Flock Sleeping Outside

stonehouse

In the Brooder
11 Years
May 14, 2008
10
0
22
Mid Hudson Valley
Hey Y'all.

My flock of a eleven hans and a rooster (and a peackck and hen) Are sleeping on the foundation lip on the outside of the barn.
They know to go indoors to lay and eat, but I'm afraid I'm going to wake one morning to a dead flock.

I've had another flock for about 4 years that we recycled for the peafowl last year to make a new pecking order and the last flock slept indoors on the 8 foot perches.

They get the lower half of a 16' square barn with a hole in the side with a 10 x 16 foot run and they free range in the afternoons.

What should I do and have any of y'all seen this before?

Thanks in advance.
 

GardenSimply

In the Brooder
7 Years
Nov 14, 2012
43
1
23
Oklahoma, US
stonehouse, I've had this happen before. There could be more than one or two reasons. There could be rats aggravating them, a bit cold for snakes, but the point is, if there is something creeping them out, they may not go in. I had birds coming outside in the dead of winter after having roosted inside just fine.

From what you posted though, it seems they have never quieted inside at all? You could try picking them up after dark and putting them inside where you want them. If you find them back outside then you will know that is simply where they want to sleep.

If you are too worried you could close them in at night and let them out in the morning.
 

stonehouse

In the Brooder
11 Years
May 14, 2008
10
0
22
Mid Hudson Valley
I think that's a great idea to check for pests.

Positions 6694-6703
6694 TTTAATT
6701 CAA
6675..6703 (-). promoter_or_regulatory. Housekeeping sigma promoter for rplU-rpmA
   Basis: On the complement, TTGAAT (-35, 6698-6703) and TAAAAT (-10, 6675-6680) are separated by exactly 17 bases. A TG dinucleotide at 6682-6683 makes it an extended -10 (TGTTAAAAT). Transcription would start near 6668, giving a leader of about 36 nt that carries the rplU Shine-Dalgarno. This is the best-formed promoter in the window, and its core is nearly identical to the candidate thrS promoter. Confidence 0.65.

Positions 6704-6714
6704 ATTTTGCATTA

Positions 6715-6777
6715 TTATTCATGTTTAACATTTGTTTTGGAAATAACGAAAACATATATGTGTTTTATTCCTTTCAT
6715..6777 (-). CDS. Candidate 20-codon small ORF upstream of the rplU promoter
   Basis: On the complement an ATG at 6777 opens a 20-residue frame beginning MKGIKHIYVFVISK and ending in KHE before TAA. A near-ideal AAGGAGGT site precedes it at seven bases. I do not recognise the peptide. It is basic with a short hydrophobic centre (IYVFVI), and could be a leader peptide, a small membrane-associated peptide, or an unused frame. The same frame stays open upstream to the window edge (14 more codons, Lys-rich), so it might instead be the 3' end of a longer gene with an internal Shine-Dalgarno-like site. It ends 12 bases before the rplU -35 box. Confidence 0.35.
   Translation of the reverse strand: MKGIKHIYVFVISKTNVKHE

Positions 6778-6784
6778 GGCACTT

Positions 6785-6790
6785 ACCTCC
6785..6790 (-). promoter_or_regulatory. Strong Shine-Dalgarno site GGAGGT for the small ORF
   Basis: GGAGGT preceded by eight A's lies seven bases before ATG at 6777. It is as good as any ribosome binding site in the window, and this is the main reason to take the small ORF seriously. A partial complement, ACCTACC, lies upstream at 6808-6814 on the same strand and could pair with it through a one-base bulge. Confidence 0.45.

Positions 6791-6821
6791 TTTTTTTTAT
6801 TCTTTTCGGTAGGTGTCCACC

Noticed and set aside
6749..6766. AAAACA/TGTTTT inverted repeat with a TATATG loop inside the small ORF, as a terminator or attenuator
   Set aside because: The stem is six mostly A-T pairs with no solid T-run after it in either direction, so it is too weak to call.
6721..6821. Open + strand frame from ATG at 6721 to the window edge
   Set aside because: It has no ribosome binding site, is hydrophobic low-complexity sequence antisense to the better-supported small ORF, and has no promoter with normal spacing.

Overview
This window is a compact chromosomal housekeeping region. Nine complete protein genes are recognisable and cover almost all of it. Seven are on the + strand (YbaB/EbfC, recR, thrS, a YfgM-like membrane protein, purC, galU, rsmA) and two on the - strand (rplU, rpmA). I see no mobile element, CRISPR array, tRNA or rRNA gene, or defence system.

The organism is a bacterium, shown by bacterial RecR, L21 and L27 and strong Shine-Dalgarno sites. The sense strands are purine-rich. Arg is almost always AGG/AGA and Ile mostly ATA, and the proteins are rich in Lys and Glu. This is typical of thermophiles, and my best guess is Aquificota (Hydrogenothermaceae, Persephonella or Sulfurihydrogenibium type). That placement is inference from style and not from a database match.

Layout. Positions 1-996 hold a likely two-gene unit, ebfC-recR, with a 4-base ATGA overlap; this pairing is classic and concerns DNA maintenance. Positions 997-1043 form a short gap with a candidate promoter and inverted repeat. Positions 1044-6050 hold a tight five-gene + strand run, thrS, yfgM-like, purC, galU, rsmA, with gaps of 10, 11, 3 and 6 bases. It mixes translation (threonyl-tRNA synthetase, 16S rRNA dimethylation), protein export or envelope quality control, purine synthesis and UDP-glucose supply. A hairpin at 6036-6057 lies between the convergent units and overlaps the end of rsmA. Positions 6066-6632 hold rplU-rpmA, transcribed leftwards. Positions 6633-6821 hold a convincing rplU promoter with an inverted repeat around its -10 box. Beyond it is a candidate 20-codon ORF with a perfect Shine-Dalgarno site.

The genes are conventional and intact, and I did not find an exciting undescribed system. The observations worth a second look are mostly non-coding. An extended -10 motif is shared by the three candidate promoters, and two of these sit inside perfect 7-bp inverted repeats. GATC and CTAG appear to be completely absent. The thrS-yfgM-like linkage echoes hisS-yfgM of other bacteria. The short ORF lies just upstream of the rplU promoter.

A couple small holes have definitely opened up in the 200 year old barn.
I'll let the birds out tomorrow and send in the cats.
Thanks for the idea!

Do you think they could survive the winter with only wire on three sides?
 
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GardenSimply

In the Brooder
7 Years
Nov 14, 2012
43
1
23
Oklahoma, US
Sure, I have had them survive some very cold winters outside. It can cause problems for them, however, frostbite is icky stuff. We have a guinea that has no toes because of it. Well, I assume that is what happened. I never saw it, one day last summer, I simply noticed she had no toes. Now, I KNOW she had them all when we got her as a baby! So I am not certain how it escaped me. I simply noticed one day that she didn't run as fast, hung around the coop more than the other guineas, and that they picked on her. She came running before anyone when there was food going out. She was far more dependent since she couldn't forage as well... poor little thing! So, yeah, something you'd like to avoid.

But! I honestly doubt that if they know to go in (like laying nest, good roosts, etc) that they will opt to stay outside when it really gets too cold for them. IF you worry, then when you know the temps are going to be dangerously cold, or there is a very bad storm coming, block them inside for a day or two... it won't hurt them to stay inside for a bit.

This is "Stumpy No Toes"
 
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Chookydeb

In the Brooder
7 Years
Mar 25, 2012
47
0
22
Lake Macquarie, Australia
mine insist on roosting on the railing outside my office, every night i have to go out before bed and put 7 sleepy chooks in their house, i'm pretty sure if i left them there they would be eaten by a fox :(
 

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